ISABELLA Walton exhibited an inventory of the goods of her deceased husband, William Walton, of Bentley, on the 1st July, 1617.

John Walton of Leamington Hastings. Proved on the 30th July, 1618, by Henry Walton, his son and executor.

Note B. [Referred to in pp. xxxi and lxv.]

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The following entries occur in Izaak Walton's copy of the Book of Common Prayer, printed by Barker, London, 1639, small folio, in the possession of the Rev. Dr. Hawes.

In the hand-writing of Izaak Walton the elder :
My dafter Ann borne the eleventh of March, 1647.

My last son Izaak borne the 70 of Sept. 1651, at halfe an houre after 2 a Clock in the afternoone, being Sunday, and he was baptized in the evening by Mr. Thrustros, in my howse in Clarkenwell. * Mr. Henry Davison, and brother Beacham were his god fathers, and Mrs. Roe his godmother.

Rachell Walton dyed the 22° of August, about 12 on that day, 1640, buried the 25° day.

Her dafter Ann borne the 10° of July, 1640, dyed the 11° of May, 1642.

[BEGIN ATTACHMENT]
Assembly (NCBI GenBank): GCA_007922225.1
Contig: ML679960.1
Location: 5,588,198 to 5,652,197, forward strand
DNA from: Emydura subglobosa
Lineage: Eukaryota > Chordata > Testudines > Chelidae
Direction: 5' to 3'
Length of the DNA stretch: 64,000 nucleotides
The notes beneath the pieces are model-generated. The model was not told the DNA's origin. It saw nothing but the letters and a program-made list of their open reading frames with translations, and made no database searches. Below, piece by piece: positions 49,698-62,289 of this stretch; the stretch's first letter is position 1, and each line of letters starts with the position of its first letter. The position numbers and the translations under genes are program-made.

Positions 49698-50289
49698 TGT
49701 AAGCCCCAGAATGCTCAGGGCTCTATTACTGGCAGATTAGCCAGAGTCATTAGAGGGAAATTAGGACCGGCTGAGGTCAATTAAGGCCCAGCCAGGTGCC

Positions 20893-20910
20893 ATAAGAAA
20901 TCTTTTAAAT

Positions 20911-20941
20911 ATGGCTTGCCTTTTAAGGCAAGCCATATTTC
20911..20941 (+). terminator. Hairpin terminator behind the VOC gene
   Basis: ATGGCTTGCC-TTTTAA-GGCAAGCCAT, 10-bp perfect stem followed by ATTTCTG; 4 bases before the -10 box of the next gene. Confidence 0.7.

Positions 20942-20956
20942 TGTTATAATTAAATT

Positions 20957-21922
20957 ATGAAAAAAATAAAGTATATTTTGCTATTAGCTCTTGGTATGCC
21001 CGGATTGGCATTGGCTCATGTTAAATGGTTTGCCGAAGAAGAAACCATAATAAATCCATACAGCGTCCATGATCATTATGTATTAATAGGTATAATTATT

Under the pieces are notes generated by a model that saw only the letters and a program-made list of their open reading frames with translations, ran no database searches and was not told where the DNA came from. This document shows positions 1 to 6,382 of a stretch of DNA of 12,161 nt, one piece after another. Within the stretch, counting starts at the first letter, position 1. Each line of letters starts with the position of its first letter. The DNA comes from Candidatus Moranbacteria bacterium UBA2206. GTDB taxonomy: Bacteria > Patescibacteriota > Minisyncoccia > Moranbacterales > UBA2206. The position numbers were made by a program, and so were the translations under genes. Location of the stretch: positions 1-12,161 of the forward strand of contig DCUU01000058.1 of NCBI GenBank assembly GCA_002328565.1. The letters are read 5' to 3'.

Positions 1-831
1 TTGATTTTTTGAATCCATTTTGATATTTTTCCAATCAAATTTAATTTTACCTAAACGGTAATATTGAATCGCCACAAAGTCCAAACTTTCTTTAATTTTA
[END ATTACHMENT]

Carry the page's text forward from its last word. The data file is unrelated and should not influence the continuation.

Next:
Ann Walton senyer dyed the 17° of Aprill about one a Clock in that night, and was buried in the Virgin Mary Chappell in the Cathedrall in Worcester, the 20th day.

A grave stone their laid over her, in which this written :
Here lyeth buried so much as could dye of Ann, the wife of Izaak
A woman who was of remarkable prudence

of the primitive pietie
Her greate and generall knowledg
Being adorned with such trew humillitie
And blest with soe much Christian

Meeknes as made her worthy
Of a more memorable monument. She dyed

Alas! Alas! that she is ded.

Aprill. 17. 1662.
In the hand-writing of Izaak Walton, the younger :
My father, Izaak Walton, dyed Dec. 15, 1683.
Thomas Ken, Bp. of Bath and Wells, deprived, dyed March 19,

In the hand-writing of William Hawkins, the biographer of Ken:
Dr. William Hawkins my Father dyed July 17, 1691. W. H.
My sister Anne Hawkins dyed Aug. 18, 1715. I. W.